Improv needs Improving
I have watched a lot of improvised comedy at Fringe. From university groups like Cambridge Impronauts: Improv Actually to the improv troops of Men With Coconuts, all have managed to tickle me. The same can be said for The Committee, the first improv group I went to see. However, for some reason, The Committee began to make improv feel flat.
The Committee kicked off to a great start: taking the prompt of music, they created a school’s orchestra that nicely linked with the rest of the sketches. I was immersed in a crazy world of talking fish, dispassionate fathers, and vending-machine-butter-maniac-writers. However, things began to deteriorate.
Firstly, there was sadly individuals who weren’t quite up to par with the others. Whether it was not being involved enough, or not putting in valuable quips to propel the plot or comedy forwards, there needed to be a reason for those particular people to be there. It also came apparent that the sketches were going in circles. It’s nice to revisit some earlier characters, but when the joke is told, there’s no need to flog a dead horse.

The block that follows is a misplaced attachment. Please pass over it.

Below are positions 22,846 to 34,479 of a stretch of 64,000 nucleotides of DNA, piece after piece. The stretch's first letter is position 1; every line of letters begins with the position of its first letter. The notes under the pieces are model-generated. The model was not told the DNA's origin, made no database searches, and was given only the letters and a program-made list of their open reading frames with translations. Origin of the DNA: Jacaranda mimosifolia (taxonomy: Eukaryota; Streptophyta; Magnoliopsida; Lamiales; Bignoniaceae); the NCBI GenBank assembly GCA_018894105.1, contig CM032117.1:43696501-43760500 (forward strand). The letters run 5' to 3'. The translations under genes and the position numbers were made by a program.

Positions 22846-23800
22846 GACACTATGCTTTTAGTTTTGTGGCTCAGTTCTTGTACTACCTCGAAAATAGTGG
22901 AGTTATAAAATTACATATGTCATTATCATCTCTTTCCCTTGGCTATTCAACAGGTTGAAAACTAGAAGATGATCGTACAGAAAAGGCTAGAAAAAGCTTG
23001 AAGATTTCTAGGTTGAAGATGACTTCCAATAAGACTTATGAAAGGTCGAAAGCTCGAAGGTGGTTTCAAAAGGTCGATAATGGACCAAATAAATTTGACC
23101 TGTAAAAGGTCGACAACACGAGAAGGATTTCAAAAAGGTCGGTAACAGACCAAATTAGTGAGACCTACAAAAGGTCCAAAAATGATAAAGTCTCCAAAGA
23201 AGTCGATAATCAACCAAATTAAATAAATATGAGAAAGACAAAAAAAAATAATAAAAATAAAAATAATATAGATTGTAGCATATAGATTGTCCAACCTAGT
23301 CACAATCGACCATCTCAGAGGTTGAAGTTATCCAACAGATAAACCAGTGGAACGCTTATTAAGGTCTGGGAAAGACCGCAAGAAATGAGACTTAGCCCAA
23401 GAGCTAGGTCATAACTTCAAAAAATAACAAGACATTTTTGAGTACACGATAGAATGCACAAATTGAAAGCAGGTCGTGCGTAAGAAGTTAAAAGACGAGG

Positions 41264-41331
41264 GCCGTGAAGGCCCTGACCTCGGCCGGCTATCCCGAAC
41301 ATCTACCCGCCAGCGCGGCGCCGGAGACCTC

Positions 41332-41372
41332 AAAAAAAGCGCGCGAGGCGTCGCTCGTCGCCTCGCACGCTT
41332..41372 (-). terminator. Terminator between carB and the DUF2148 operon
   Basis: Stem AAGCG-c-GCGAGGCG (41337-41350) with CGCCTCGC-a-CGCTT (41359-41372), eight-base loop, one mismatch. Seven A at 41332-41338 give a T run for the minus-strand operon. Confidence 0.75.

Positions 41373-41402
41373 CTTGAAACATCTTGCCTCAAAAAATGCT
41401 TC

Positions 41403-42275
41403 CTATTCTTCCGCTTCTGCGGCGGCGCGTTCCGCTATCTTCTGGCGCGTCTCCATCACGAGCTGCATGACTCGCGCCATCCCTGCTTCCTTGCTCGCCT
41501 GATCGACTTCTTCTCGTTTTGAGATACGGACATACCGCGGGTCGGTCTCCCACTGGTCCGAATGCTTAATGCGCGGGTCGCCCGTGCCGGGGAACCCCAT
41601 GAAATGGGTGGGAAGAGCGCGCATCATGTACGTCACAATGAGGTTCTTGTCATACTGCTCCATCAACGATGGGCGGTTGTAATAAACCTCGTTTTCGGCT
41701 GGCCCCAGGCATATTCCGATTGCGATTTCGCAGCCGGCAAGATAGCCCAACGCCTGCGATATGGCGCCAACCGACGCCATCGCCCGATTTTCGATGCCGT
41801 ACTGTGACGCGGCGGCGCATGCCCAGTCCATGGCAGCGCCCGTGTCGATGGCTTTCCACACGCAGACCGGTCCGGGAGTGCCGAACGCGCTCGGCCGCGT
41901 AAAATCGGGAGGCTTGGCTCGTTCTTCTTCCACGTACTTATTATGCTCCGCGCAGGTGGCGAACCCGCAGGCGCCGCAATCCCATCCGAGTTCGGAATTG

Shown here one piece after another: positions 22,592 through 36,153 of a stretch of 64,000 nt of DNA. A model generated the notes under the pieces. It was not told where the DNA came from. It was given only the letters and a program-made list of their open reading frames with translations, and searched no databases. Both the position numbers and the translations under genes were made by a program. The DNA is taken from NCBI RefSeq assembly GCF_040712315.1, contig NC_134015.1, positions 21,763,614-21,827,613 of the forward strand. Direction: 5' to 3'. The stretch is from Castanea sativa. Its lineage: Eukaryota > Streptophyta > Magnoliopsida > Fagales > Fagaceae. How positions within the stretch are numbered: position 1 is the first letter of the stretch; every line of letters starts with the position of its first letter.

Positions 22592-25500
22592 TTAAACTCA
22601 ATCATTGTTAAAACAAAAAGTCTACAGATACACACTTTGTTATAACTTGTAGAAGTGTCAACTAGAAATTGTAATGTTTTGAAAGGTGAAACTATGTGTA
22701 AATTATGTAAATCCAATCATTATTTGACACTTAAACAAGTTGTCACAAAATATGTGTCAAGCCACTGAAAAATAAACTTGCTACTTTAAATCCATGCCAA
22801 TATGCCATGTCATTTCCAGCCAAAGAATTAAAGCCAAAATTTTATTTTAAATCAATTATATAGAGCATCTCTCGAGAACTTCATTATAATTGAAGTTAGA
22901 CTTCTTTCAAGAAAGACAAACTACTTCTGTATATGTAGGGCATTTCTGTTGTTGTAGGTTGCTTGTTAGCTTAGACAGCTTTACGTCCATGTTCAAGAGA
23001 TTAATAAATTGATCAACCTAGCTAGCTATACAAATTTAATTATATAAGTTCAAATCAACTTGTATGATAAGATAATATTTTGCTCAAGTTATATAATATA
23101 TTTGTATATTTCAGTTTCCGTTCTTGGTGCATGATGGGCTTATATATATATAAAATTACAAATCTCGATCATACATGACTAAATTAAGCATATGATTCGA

This leads onto the last nail in the coffin: creativity. There was nothing that made The Committee stand out with their prompts or sketches. I was a little sceptical with their links to other skits, which went along the lines of “the coffee mug glints a light out of the window and onto the [next prompt],” which gave them absolute power over the situation: there was no risk, and therefore no reward.
While The Committee‘s original characters could sometimes draw a laugh, by the time we get there, it’s the end of the show. The Committee did not quite do it for me.(2 / 5)